When kids grow up without the skills they need to be civilized, compassionate, or even just polite, I see them in the news. They could be hurting people, seeking power over other people, or doing everything they can to save their own hide at the expense of other people.
Adolf Hitler was a product of his culture. Nazi Germany was a strict authoritarian culture. Hitler’s father beat his son Adolf on a daily basis and did so savagely. Given their authoritarian attitudes it should be no wonder that violence ruled the country, and that Hitler came up to rule it.
Saying someone is evil is like a baseball player in left field looking at his mitt after dropping a fly ball. You could even say that evil is the last word in deflection. As in, “He was evil.” When we say someone is evil, everyone escapes responsibility, when the reality is that all of us bear some responsibility when one person treats someone else poorly, or savagely.
Believe it or not, empathy is required for survival. There is no way for an infant to survive without empathy from mother. If a mother does not care for her baby, the baby will not learn to care for others, or worse, the baby will die. This is what I see when kids are tried as adults for their crimes — no empathy. And when I see kids tried as adults, I also see complete and total deflection.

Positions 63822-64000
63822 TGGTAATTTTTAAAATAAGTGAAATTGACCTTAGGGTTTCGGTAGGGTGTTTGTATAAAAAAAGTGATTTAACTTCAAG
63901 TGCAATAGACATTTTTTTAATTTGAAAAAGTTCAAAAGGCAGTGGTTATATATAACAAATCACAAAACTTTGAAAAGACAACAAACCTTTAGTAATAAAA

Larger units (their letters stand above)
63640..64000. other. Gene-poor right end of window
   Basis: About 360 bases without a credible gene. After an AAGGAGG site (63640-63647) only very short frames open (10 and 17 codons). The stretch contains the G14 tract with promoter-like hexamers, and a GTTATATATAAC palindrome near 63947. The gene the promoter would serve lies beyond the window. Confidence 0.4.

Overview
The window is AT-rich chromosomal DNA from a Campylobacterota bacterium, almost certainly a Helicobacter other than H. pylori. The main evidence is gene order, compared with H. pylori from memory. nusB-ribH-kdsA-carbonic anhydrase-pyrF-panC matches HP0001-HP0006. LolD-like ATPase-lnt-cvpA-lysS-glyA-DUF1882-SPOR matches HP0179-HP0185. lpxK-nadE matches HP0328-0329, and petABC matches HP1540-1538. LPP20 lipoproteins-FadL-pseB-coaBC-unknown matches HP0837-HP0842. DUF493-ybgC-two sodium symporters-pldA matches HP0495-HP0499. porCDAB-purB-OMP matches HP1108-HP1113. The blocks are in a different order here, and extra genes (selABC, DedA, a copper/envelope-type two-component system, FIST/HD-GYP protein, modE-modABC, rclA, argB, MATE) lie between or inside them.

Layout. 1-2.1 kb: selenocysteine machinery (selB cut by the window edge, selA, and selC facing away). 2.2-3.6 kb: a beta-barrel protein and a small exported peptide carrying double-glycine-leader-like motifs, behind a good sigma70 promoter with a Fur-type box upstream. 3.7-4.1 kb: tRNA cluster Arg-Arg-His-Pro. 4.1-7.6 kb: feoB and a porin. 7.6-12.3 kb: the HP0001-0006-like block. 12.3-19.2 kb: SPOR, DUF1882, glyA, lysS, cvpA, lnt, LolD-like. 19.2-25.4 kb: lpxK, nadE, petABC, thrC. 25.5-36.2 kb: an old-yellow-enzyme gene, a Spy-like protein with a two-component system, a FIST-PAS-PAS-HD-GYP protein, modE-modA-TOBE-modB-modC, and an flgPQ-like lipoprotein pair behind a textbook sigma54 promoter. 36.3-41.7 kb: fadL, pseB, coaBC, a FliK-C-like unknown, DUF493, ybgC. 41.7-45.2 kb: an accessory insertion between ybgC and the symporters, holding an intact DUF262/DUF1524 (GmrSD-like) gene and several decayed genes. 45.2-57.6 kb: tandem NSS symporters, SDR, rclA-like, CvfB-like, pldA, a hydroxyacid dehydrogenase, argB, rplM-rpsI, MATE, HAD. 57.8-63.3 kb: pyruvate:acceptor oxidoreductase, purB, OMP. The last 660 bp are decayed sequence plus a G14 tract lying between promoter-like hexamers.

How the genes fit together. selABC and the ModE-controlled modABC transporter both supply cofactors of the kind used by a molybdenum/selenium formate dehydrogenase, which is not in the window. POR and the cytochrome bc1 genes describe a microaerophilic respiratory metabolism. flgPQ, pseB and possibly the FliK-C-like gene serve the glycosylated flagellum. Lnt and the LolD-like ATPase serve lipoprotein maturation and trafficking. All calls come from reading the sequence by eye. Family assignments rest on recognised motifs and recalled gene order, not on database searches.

Remember Manson? His mother wouldn’t even give him a name when he was born. How empathetic is that?
I’m not here to say that killers and criminals should be excused for their crimes. I’m saying that no one is excused for their crimes. It is up to us to raise kids with compassion and empathy. It is up to us to teach kids manners and to earn their respect, not demand it. I am a father and I have learned that I earn the respect of my kids by respecting them.
When I read the news about how someone was convicted of a crime, there is no empathy for the criminal. The news paints the criminal as a free agent making his own choices to do the crime. And in many ways I agree with that analysis. Adults are free to ask for help.
But as we saw with Ms. Ford in the current debate over her allegations of abuse at the hands of Kavanaugh and his friend, it took her more than 25 years to ask for professional help. And it doesn’t appear that Mr. Kavanaugh has ever asked for professional help. If a woman asks for help, she’s “hysterical”. If a man asks for help, he’s “weak”. Both Ford and Kavanaugh are products of our culture. Both have been steeped in the customs and mores of America. And neither are evil.